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Cities, Heritage, People, Urban Design

Poetry in a city

City – the word evokes such dichotomous imagery. As I savour the languorous beauty of William Dalrymple’s City of Djinns, the words speak to me and I learn to see through new perspectives, the city I live in. Feeling every bit the outsider, adjusting to the linguistic differences, the charms of this city have begun to work on me.

“I’ll give you a book on the history of Delhi. You read that and see if it doesn’t inspire you to look around.” (Dalrymple, 2014)

Literature about cities can influence your outlook in so many ways. Beyond travel writing, there is that brand that is not quite academic, nor poetic enough. It talks about the city that just is, sighing about what once was, while expressing hope for what might be. These readings of a city are simultaneously personal and political (yes, appealing to the feminist in us), anecdotal possibly, but definitely critical as well! Prone to devouring such text, I tried my hand at writing about my own city, based on experiences through my Thesis research, using the word ‘city’ as my prompt.

Staring out the window of yet another 5E, having finally gotten a seat after Saidapet. Looking at the strange ruins-but-not quite of the slums of Saidapet (and having a separate memory trip about Kaaka Muttai and all that there-in.) battered and ravaged by the floods, which strangely seem to have escalated the speed of the Metro Rail construction.

I am reminded of that poster titled “Urban Spaces – Call for Abstracts: Academic Conference by DoHSS”. That beautiful word cloud cluttered with terms I barely understood back then, but which shapes an entire aspect of my life today.

A hot and humid afternoon, walking around in the postal code 600004 (yes, to my Chennai-ite brain NSK Road is Triplicane, while Beach Road is Santhome!) with the tall, bespectacled girl and literally running ahead when the fish market came into nasal contact. Wrapping up the mad exercise with two glasses of cool badam milk, excited by the green & red marked butter paper tacked on to the A2 sized Google map, lying in between us. A subsequent Saturday morning, after an intense discussion of our learning from the field, singing and dancing to the Madras Song.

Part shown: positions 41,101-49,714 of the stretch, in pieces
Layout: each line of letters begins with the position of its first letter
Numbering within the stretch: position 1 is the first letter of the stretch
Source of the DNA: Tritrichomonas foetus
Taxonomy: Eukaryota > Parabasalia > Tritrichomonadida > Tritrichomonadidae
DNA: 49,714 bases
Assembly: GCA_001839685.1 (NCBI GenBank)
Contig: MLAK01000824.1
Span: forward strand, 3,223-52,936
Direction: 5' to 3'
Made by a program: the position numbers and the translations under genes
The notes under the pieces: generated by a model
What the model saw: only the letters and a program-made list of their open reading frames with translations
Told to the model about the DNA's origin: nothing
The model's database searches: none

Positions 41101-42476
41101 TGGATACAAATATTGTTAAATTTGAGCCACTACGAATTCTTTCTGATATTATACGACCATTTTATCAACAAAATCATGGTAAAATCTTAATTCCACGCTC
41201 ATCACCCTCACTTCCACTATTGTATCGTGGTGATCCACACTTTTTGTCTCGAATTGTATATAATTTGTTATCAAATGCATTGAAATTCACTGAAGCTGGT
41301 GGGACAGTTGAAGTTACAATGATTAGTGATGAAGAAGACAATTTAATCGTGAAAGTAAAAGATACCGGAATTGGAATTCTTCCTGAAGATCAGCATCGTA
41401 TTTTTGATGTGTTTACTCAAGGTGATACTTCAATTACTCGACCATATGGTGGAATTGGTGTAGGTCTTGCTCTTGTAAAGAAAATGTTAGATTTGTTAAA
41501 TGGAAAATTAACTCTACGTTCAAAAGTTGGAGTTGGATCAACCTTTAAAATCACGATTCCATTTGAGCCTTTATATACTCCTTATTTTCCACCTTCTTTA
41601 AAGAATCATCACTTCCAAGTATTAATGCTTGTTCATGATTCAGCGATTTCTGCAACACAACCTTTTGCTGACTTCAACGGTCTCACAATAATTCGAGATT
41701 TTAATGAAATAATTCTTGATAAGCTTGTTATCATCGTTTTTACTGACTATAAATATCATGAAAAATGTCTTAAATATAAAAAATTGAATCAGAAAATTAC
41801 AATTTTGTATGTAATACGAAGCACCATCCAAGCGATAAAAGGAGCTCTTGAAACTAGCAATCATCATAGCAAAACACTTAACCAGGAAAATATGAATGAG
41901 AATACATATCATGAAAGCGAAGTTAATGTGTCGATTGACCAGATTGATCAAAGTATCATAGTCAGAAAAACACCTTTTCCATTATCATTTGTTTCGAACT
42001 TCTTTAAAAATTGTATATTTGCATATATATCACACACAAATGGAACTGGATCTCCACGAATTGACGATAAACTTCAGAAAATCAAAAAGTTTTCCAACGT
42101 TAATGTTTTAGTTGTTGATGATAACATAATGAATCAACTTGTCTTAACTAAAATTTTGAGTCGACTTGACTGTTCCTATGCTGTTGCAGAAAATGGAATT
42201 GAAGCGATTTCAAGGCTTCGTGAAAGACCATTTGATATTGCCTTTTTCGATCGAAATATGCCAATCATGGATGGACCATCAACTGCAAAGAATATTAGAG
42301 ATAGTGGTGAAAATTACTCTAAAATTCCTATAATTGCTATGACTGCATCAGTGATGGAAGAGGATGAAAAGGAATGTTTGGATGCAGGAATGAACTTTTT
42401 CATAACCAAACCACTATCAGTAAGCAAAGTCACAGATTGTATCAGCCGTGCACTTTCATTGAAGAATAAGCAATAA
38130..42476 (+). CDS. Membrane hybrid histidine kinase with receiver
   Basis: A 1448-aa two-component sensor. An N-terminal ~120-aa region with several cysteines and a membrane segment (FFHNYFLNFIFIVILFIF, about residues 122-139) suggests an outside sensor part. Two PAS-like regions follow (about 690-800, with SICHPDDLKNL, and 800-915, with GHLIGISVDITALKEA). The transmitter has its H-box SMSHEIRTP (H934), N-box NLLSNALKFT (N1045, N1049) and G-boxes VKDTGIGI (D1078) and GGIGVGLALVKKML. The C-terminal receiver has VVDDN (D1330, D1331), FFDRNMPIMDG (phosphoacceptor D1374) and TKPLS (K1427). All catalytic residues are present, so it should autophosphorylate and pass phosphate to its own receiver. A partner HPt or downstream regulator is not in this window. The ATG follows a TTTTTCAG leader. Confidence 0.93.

Walking into that enormous library with three floors and entire sections dedicated to urban sociology and anthropology and getting excited enough to click pictures and send to every contact remotely interested, on WhatsApp. The beginning of a rigorous academic disciplining, reading one basic urban reader a week – a habit that has stood me in good stead in the ensuing three years.

My interview of the celebrated chronicler of Madras-Chennai was the high point of my Master’s Thesis. In awe of the man ever since I started following his column in The Hindu, never did I imagine I would gather the courage to interact with him, let alone interview him on the iconic Madras Week.

Personally this post is an attempt to get out some of my own thoughts on urban discourse, interjected with very limited inputs from academic literature. Someone once told me to hold on to this poetic idea of the urban that I seem to have developed and this is an attempt to do just that. Working in urban policy, I get caught up in questions about infrastructure and governance issues. The last two years that I spent on my Master’s Thesis took me all over urban academic literature down to the unforgiving depths of dense social science jargon. Influenced immensely by Walter Benjamin and my guide of the same last name, I see the urban as an entity of its own.